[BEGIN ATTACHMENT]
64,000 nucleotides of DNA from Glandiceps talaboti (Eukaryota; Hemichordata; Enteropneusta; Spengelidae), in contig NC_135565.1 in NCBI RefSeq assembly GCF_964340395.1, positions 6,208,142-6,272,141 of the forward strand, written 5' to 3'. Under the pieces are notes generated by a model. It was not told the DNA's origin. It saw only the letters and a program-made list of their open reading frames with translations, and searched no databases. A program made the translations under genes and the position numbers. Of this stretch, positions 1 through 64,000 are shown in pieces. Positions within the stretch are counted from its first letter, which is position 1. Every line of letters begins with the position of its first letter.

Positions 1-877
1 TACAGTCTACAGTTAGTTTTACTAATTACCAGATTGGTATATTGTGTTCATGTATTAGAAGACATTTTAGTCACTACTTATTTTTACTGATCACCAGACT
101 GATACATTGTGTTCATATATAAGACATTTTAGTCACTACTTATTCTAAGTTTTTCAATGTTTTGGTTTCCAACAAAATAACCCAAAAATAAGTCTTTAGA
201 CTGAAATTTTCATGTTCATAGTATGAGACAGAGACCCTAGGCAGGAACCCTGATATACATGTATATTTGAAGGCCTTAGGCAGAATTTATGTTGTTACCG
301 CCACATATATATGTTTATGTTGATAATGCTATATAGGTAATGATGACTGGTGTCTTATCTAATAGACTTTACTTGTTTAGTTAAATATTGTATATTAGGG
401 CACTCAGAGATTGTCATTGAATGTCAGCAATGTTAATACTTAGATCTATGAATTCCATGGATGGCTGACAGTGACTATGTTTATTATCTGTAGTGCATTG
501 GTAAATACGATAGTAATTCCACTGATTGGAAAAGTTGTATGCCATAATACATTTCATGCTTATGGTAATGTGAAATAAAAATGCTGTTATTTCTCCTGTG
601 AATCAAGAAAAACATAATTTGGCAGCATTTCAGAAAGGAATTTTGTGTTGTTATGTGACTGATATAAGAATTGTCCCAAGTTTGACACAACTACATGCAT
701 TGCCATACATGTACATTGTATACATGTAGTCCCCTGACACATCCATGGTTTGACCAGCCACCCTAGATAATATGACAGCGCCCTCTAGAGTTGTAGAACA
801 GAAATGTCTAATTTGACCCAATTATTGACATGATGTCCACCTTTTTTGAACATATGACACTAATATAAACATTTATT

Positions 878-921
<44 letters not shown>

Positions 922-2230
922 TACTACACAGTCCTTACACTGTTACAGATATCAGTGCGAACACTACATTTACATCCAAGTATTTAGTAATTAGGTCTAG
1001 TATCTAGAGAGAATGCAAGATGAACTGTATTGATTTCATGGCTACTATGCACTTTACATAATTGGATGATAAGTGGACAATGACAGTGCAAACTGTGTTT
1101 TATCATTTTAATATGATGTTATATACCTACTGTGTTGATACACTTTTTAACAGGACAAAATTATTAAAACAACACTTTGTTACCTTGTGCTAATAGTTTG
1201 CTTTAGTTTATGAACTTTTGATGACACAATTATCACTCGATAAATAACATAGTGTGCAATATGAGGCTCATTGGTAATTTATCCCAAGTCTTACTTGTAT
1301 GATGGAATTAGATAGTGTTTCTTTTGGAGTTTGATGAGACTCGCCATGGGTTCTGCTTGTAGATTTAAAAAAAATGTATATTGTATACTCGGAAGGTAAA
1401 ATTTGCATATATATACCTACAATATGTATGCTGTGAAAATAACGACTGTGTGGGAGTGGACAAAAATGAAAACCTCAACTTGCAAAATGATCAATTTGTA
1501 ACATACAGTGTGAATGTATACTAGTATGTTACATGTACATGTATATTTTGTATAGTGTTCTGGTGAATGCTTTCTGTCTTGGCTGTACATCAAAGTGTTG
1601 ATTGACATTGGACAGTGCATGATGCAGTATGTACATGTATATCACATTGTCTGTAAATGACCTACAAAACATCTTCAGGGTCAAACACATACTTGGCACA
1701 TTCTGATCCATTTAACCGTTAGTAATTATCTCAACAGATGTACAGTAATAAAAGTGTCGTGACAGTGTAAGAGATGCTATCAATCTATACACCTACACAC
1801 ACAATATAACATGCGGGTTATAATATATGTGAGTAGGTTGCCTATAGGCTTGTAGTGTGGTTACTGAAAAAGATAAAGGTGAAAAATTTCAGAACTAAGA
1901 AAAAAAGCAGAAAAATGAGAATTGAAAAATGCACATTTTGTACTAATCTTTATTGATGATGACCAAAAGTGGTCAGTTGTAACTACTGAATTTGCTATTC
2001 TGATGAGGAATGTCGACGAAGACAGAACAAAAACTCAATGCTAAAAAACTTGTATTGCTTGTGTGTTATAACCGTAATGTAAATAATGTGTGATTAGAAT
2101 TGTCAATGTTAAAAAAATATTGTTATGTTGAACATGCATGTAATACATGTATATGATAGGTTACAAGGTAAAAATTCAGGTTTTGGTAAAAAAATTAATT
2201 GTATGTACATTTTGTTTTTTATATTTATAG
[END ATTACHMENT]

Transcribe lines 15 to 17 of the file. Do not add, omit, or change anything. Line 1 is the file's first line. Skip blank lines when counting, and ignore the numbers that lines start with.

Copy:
922 TACTACACAGTCCTTACACTGTTACAGATATCAGTGCGAACACTACATTTACATCCAAGTATTTAGTAATTAGGTCTAG
1001 TATCTAGAGAGAATGCAAGATGAACTGTATTGATTTCATGGCTACTATGCACTTTACATAATTGGATGATAAGTGGACAATGACAGTGCAAACTGTGTTT
1101 TATCATTTTAATATGATGTTATATACCTACTGTGTTGATACACTTTTTAACAGGACAAAATTATTAAAACAACACTTTGTTACCTTGTGCTAATAGTTTG